I found it challenging to learn and master all the new techniques I learnt, but I love that kind of challenge! I find it really exciting, and the satisfaction at the end is so worth the struggle!  One of the best feelings ever was finally holding my baby pink and turquoise colour devoreé fabric after three attempts, seeing something real that used to be just in your head is just the best!

What do you plan to do next?

I really Love London, it can be hard and scary sometimes, but I want to stay here after graduation.  I’m working as a bingo caller in Streatham, but I’ve also been doing some freelance work as an assistant stylist for a few magazines, which I’m really enjoying.   I have also worked as a costume trainee for a TV programme – my work is quite character based, and has a story behind it, so film, TV and theatre really appeals to me.  I also hope to continue to developing my work with colour dye and print – I really love the practical side of things and making things by hand.

Check out Alice’s website

UAL sustainability projects gain national nominations and awards

LCF graduates - Here Today Here Tomorrow

UAL’s commitment to sustainability has been celebrated through a series of nominations and awards. UAL talent received several nominations and an award at the recent Observer Ethical Awards, which was followed by seven nominations for this year’s Green Gown Awards.

The Observer Ethical Awards, which took place on 2 July at the V&A and are now in their tenth year, highlight ethical and environmental success throughout the UK and internationally. UAL’s work on improving the ethical and environmental standards of its suppliers – through the implementation of an index measuring sustainability ineconomic, social and environmental terms – led to a nomination in the arts and culture category. Visit meetthetide.com to find out more

The sustainable style category award was won by a group of London College of Fashion alumni from the Centre for Sustainable Fashion. They currently work as mentors at the Centre, and their enterprise, ‘Here Today Here Tomorrow’ sells fashion items and accessories that have a known provenance. Also shortlisted for the sustainable style award was London College of Fashion’s Rosalie McMillan, who works on the Centre for Sustainable Fashion’s business support programme. She was nominated for her handcrafted ‘java rock’ necklace, made from material derived from recycled coffee grounds. Lucy Siegle, who hosted the awards, was wearing an outfit from womenswear brand Kitty Ferreira, which was founded by London College of Fashion graduate Valerie Goode and is also part of the Centre’s business support programme. The Centre’s director, fashion designer Dilys Williams, has held the honour of sitting on the judging panel since 2008, and was joined this year by luminaries including children’s charity founder Camila Batmanghelidjh and broadcaster Stacey Dooley.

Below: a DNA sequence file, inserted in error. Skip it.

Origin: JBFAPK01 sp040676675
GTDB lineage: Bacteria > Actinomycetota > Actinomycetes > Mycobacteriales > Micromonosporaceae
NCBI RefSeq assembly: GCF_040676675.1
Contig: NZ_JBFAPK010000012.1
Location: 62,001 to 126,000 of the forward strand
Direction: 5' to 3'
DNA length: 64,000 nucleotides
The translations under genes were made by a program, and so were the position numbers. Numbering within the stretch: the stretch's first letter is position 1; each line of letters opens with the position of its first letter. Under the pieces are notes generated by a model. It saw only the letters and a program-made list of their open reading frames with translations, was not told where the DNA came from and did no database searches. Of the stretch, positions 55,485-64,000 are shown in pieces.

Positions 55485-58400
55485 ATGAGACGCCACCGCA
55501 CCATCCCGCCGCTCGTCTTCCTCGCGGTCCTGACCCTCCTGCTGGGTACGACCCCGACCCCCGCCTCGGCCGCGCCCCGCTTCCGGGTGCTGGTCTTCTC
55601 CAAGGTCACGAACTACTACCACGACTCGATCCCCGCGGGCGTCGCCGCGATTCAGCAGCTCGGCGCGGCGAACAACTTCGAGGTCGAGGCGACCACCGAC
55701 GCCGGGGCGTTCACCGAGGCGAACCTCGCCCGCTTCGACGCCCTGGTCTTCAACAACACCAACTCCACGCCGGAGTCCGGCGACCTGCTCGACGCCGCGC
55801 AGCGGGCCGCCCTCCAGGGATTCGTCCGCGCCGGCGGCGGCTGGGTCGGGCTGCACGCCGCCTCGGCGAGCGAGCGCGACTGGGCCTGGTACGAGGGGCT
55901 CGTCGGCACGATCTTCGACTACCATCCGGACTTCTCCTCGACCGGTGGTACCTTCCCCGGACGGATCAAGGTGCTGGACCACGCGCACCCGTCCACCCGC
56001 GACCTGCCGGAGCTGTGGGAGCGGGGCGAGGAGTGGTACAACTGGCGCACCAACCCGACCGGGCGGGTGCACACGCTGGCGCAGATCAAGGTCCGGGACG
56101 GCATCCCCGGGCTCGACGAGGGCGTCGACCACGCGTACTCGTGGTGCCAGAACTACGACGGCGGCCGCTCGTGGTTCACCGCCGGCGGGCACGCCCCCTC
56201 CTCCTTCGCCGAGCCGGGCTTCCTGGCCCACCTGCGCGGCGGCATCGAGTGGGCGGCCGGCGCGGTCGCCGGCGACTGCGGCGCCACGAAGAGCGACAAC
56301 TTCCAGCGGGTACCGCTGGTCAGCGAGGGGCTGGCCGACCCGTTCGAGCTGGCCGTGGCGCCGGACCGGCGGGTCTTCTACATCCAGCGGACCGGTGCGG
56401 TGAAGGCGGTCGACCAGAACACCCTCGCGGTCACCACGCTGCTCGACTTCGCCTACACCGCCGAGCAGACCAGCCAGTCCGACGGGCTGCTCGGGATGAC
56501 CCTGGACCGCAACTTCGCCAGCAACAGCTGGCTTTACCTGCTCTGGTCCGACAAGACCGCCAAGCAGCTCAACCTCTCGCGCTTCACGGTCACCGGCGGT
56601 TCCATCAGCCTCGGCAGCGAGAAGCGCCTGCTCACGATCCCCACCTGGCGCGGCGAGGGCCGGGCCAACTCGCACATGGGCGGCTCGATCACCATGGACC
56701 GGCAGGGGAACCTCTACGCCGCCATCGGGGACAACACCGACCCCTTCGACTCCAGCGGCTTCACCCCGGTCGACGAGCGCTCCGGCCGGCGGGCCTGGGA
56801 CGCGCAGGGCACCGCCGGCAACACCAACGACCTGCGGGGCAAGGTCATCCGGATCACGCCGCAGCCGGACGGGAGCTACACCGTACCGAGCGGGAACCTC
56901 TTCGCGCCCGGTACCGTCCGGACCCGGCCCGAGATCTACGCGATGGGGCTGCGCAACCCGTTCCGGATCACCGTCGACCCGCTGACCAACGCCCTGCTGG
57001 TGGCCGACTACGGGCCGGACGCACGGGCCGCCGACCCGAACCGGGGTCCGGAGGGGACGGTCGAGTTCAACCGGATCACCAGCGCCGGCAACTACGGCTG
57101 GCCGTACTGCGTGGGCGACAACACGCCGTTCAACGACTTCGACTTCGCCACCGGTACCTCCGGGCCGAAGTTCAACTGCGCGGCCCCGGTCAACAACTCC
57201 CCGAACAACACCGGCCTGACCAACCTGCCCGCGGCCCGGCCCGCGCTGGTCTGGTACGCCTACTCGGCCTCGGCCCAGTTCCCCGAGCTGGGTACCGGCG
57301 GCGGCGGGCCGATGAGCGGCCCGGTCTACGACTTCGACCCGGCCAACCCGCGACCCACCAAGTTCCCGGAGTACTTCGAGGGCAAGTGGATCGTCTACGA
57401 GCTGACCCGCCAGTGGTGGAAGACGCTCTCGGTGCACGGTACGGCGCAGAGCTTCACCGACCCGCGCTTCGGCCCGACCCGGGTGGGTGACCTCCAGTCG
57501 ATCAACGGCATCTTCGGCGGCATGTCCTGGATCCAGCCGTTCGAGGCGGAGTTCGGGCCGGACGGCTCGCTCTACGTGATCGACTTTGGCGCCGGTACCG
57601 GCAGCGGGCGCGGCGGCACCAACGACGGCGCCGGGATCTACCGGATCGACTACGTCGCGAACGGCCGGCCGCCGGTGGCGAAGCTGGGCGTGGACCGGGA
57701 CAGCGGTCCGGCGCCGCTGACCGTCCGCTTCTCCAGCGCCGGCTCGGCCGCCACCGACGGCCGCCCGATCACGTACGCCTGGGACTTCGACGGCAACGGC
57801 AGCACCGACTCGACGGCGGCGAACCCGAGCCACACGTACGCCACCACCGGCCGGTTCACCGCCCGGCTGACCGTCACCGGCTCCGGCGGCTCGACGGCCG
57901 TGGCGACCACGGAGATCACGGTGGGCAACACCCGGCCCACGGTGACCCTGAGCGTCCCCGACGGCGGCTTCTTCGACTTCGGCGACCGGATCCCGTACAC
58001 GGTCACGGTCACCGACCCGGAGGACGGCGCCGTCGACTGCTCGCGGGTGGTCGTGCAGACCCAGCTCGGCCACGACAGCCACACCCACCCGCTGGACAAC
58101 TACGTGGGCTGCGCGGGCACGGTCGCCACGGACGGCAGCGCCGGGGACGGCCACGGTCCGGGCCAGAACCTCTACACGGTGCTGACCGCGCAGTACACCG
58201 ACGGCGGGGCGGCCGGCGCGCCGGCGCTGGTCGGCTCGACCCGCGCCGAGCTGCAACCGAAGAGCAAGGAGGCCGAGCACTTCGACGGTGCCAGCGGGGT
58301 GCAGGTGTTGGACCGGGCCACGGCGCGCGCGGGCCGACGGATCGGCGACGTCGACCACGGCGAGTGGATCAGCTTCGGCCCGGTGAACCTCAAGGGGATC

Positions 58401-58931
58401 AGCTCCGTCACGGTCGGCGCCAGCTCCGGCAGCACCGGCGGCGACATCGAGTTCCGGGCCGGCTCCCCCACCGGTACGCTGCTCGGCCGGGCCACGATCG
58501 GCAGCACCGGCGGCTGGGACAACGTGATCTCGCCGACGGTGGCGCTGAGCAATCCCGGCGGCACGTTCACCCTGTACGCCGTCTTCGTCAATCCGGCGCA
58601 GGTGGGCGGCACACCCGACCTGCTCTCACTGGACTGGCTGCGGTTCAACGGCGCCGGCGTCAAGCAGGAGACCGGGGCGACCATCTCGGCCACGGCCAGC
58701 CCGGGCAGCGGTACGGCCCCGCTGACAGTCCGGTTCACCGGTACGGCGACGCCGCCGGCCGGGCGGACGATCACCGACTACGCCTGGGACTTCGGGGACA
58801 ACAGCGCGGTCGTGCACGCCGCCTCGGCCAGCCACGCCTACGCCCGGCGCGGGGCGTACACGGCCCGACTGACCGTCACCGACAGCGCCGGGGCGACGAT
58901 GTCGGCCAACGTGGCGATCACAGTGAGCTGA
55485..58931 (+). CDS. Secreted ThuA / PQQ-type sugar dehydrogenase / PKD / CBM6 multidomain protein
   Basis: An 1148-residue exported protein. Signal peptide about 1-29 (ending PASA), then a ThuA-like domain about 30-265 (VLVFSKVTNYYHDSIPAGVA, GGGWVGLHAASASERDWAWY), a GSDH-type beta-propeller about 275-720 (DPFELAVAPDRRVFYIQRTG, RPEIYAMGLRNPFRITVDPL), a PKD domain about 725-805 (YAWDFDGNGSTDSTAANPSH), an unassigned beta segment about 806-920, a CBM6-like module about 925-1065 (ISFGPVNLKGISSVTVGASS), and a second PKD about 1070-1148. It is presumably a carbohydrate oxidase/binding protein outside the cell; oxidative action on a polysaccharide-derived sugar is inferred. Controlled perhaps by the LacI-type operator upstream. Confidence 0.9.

UAL also received several nominations for the Green Gown Awards including a nomination in the food and drink category for ‘Food for Life’, its catering facility, the first of its kind to receive the Gold Catering Mark by the Soil Association. The Green Gown Awards recognise the exceptional sustainability initiatives being undertaken by universities and colleges across the UK. Other nominated projects came from London College of Fashion, including Rachel Clowes’s ‘Grow a Garment’ initiative in the research and development category and ‘Creative Collaborations/Design+Make’ in the community innovation category. London College of Fashion’s Professor Frances Corner OBE, Dr Rosemary Willatt and student Charlotte Rebekah Instone have also been shortlisted for the awards.

These accolades demonstrate the impact of UAL’s sustainability agenda. The finalists of the Green Gown Awards will be announced on 26 November.